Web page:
Rome, Italy

After saying au revoir à Paris, we said ciao a Roma! Right off the bat, Rome clearly had a much different feel from Paris. Everything was older, with less modernity amongst the old; however, that meant everything was rich with history and there were literally ruins or monuments around every corner. Our most commonly used phrase was probably some version of, “That old thing looks important! I wonder what it is.”

To prove that point further, the oldest of the four poplar (which means houses the ecclesiastical seat for the Pope) basilicas in Rome was directly across the street from our hotel! We couldn’t have missed it, but we didn’t find it on purpose… we really just walked out of our hotel in the morning and figured we should investigate what the really big and cool building was.

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Basilica di San Giovanni in Laterano

After our quick detour, which wasn’t actually off the path at all, we walked to the Colosseum. It was only 0.6 miles from our hotel!!! How crazy is that? We walked through a park to get a good view, and even the park was filled with cool old things. I just looked up what it was called now, and actually found out that it sits on the remains of Domus Aurea, or the Golden House of Nero, and contains the Baths of Trajan and the Baths of Titus. Not that I could tell you what those are, but they sound pretty significant. I just thought this fountain looked nice.

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Fountain in Parco Del Colle Oppio

Then- the Colosseum! Out of all the big and cool things, one of the biggest and coolest for sure. And definitely the oldest. We didn’t go in it (yet) but walked around the outside a little while trying to get to Palatine Hill. My mom warned me it would be smaller than I thought, but again, I was struck by how big it was! Such an incredible architectural feat for 80 AD.

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The Colosseum

Also, a couple people on bikes wearing santa hats and coats passed us on the way. We thought it was cute and funny. Then we got to the bottom of the Colosseum and there was a proper gathering of santas on bikes! Still have no idea what they were up to but it put us in a good Christmassy mood.

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Santa convention?

Tickets for the Colosseum also get you into the Roman Forum and Palatine Hill or vice versa, and we had read that there are much smaller lines to Palatine Hill. This was apparently a little known fact and we had NO line to get our tickets and enter there (highly recommend if you ever plan on going) versus the crowds you can see above at the Colosseum. Many of them may be santas in that picture, but that was basically what the crowd there always looked like all the time (minus all the red).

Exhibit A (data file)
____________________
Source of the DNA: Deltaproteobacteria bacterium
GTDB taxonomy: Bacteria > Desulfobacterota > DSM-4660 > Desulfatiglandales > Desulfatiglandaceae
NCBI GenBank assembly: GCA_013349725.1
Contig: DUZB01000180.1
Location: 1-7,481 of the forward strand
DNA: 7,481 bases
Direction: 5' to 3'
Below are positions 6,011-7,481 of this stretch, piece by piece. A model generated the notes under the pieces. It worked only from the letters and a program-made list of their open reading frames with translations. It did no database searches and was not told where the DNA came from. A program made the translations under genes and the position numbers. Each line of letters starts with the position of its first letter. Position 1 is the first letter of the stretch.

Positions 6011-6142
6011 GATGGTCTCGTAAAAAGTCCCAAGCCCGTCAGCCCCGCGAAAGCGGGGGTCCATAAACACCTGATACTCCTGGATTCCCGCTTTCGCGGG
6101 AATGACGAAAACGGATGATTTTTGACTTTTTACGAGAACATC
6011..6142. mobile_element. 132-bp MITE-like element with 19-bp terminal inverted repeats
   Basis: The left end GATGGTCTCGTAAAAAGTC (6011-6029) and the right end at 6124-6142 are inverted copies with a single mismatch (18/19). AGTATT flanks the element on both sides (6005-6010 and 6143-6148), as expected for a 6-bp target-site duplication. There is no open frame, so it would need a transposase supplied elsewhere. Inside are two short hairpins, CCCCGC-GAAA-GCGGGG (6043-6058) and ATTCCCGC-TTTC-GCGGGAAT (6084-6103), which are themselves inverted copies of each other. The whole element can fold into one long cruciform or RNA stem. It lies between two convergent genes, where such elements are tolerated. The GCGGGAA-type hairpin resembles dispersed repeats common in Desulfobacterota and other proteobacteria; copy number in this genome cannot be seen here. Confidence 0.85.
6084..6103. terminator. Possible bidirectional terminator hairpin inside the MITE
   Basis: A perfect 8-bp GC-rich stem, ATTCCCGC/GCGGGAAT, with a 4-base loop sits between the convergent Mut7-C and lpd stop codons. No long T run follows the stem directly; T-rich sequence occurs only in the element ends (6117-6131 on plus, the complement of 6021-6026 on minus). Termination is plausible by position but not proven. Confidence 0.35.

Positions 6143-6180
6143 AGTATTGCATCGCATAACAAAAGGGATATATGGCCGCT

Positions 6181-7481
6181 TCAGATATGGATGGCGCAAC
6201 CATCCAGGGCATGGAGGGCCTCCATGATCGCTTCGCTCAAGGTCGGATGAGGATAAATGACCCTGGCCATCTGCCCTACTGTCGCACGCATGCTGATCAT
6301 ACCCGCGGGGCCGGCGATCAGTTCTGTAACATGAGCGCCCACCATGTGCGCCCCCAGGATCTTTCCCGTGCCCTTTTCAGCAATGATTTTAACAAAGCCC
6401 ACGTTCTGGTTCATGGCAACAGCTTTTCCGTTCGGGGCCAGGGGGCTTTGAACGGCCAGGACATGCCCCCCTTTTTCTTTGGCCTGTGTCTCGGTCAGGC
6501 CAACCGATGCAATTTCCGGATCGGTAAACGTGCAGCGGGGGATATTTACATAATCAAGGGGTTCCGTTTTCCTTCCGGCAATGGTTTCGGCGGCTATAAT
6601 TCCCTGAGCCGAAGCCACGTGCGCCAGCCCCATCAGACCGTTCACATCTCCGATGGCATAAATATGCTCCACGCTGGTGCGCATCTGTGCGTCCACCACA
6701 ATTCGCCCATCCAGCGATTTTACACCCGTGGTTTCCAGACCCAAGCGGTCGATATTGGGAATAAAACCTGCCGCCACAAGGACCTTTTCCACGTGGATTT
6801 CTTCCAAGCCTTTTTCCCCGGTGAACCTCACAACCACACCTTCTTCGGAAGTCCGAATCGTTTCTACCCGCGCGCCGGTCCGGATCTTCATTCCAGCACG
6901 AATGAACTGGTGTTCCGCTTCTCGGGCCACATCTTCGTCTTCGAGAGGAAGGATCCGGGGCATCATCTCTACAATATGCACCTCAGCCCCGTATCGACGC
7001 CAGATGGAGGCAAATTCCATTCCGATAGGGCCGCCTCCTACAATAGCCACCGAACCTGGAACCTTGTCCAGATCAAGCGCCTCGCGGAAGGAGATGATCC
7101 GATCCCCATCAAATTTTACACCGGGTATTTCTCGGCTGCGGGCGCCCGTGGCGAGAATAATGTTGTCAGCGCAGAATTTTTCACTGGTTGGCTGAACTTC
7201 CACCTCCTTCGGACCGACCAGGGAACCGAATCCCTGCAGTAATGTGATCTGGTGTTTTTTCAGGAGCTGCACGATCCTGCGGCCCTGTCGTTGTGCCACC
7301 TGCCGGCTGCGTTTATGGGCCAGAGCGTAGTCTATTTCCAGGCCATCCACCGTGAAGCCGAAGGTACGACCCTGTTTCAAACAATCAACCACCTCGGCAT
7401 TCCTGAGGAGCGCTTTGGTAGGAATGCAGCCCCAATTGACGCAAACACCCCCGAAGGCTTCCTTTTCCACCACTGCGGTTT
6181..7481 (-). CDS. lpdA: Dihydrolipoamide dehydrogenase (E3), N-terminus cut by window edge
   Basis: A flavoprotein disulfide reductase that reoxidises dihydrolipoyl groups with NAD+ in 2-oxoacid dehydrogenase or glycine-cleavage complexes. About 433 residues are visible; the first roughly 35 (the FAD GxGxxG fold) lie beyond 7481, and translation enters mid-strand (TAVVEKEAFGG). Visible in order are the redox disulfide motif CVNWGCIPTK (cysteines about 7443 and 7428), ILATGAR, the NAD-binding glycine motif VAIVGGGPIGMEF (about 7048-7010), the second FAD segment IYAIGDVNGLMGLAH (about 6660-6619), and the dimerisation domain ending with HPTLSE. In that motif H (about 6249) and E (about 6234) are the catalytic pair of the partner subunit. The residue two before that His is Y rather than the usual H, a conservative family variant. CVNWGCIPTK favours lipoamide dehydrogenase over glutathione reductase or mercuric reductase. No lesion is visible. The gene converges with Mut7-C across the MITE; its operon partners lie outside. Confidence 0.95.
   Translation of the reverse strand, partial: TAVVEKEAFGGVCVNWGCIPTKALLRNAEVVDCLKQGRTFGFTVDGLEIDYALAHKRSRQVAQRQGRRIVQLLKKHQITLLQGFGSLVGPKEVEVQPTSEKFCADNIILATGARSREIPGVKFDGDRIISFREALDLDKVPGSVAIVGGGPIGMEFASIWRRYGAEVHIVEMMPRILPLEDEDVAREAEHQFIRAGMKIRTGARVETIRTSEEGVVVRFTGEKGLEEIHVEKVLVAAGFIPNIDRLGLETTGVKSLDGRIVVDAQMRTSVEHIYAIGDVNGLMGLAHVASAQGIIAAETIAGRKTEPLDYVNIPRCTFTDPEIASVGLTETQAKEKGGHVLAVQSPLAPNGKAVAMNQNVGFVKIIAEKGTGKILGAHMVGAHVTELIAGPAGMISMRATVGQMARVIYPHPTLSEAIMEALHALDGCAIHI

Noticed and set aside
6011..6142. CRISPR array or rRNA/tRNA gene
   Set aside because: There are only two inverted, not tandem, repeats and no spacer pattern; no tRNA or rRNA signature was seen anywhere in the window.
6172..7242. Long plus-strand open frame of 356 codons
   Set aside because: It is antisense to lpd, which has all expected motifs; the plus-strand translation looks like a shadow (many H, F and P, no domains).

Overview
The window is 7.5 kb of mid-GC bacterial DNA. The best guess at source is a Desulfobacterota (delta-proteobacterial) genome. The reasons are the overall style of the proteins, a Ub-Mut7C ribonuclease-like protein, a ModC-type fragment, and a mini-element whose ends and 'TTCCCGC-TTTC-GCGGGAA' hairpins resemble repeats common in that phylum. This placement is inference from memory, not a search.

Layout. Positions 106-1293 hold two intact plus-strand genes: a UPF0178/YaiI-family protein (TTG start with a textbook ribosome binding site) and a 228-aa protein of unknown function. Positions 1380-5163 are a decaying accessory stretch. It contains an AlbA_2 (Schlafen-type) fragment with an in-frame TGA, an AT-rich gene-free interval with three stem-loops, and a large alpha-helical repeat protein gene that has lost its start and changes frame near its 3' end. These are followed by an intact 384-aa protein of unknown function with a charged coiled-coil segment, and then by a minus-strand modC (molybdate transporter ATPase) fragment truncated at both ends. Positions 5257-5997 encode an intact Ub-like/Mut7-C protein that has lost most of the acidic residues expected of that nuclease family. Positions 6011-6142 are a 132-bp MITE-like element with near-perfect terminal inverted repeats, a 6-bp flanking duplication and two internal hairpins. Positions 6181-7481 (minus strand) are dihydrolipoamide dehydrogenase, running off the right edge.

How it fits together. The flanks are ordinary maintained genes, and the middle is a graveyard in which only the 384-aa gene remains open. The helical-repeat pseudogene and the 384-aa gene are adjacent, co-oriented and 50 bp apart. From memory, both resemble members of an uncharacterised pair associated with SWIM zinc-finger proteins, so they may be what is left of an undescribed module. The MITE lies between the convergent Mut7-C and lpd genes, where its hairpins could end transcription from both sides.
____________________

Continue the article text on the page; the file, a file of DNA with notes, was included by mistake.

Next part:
I wish, as usual, I knew enough about the history of this stuff that I could share it and this post would be more interesting, but the last time I learned Roman history was 6th grade and not much stuck with me honestly. It inspired me to want to know more, now that I’ve seen so many interesting places, but even while we were walking around Palatine Hill and the Roman Forum we were a little clueless at the significance of them. There were signs often describing certain things, but they were the most unhelpful signs I have ever read. Maybe they made more sense in Italian, because I assume the English was translated, but they were confusing and gave no real information. A lot of them gave the names of certain rooms or buildings, when they were built, and the way they were constructed or reconstructed over the years. While seeing the dates were interesting, I was most interested in the function of the buildings and not necessarily how they were built. Even if the informational signs were a little disappointing, though, the ruins themselves were definitely not!

Also, I loved the trees in Rome. They were so cool and tall with the fluffy round tops and felt really tropical somehow.

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Climbing Palatine Hill

There were TONS of amazing buildings and ruins atop Palatine Hill- I haven’t looked this up at all because I’m too lazy right now, but we gathered that the important people lived up there. There were bathhouses, which only the rich people could have, and there were ruins specifically named as Nero’s or Flavius’. I tried to be stingy with the pictures of ruins, because they probably would get boring if you don’t know what they are/didn’t actually see them, so hopefully all of these are just representative of what we got to see.